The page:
Source: Wikimedia CommonsThen came John Henry Newman (1801-1890), a member of the Church of England and a leader of the famous Oxford movement. In 1850, Newman wrote his Letter on Anglican Difficulties, revealing that one of his goals in the Oxford movement was to absorb “the various English denominations and parties” back into the Church of Rome. After publishing a pamphlet endorsing Todd’s futurism about a one-man Antichrist, Newman became a Roman Catholic, and later even a highly-honored cardinal.

Through the influence of Maitland, Todd, Newman, and others, a definite “Romeward movement was already arising, destined to sweep away the old Protestant landmarks, as with a flood.”6


Dispensationalism and the Secret Rapture

by Unknown artist,drawing,circa 1823 As the doctrine of futurism was spreading across Europe, The much-respected Scottish Presbyterian minister Edward Irving (1792-1834), the acknowledged forerunner of both the Pentecostal and charismatic movements, came onto the scene. Irving pastored the large Chalcedonian Chapel in London with over 1000 members.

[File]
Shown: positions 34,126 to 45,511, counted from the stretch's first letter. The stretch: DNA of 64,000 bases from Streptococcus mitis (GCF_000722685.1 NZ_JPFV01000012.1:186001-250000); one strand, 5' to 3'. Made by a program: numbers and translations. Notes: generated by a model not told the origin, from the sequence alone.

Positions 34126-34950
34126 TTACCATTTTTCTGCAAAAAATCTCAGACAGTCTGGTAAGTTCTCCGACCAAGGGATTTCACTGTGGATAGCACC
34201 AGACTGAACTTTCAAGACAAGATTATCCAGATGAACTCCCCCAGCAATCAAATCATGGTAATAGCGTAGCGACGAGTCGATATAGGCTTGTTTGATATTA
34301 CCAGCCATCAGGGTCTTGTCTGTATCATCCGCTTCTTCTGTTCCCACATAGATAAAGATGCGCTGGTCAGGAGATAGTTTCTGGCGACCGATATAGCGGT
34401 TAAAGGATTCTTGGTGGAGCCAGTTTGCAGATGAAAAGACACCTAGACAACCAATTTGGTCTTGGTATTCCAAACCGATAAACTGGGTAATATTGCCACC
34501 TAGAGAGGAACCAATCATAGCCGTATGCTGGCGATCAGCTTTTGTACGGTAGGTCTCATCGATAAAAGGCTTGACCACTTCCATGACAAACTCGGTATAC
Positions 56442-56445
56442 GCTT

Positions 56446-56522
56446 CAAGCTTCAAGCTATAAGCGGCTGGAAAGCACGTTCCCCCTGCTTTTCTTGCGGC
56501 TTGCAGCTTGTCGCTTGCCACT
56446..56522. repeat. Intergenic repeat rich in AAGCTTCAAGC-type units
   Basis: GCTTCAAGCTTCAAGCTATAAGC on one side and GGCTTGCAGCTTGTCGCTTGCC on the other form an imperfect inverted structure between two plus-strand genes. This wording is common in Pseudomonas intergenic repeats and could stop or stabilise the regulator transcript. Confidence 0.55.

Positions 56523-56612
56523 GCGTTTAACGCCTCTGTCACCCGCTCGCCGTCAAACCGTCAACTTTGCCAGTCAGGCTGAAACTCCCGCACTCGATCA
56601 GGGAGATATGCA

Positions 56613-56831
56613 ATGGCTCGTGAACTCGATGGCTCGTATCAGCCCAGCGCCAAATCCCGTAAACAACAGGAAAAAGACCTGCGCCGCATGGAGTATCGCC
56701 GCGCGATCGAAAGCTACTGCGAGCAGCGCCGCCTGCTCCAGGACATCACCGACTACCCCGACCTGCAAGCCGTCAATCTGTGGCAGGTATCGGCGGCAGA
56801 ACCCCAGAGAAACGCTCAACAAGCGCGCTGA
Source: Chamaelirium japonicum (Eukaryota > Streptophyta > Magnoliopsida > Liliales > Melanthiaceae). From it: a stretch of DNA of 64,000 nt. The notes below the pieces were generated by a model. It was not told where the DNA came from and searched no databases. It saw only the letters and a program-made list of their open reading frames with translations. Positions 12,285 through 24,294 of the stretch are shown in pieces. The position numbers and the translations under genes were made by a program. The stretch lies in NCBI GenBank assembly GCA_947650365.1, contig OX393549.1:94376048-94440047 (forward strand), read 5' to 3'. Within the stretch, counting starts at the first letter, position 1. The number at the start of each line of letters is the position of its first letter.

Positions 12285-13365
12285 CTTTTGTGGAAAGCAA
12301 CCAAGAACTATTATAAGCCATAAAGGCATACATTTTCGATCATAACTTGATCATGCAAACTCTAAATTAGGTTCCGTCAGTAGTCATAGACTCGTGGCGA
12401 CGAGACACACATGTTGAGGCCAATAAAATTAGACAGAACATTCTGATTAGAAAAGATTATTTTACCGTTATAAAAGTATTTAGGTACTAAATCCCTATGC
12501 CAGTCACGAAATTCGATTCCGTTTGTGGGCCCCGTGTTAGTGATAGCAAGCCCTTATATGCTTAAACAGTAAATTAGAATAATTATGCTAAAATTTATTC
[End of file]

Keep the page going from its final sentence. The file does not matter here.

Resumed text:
When Irving turned to the prophecies, he eventually accepted the one-man Antichrist ideas of Todd, Maitland, Bellarmine, and Ribera. But Irving went a step further. Around 1830, Edward Irving began to teach the unique idea of a two-phase return of Christ, the first phase being a secret rapture prior to the rise of the Antichrist.

In the midst of this growing anti-Protestant climate in England arose John Nelson Darby (1800-1882). A brilliant lawyer, pastor, and theologian, Darby wrote more than 50 books on Bible subjects. A much-respected Christian and a man of deep piety, he took a strong stand in favor of the infallibility of the Bible in contrast with the liberalism of his day.

However, John Nelson Darby, like Edward Irving, also became a strong promoter of a pre-tribulation rapture followed by a one-man Antichrist. In fact, his teaching has become a hallmark of dispensationalism.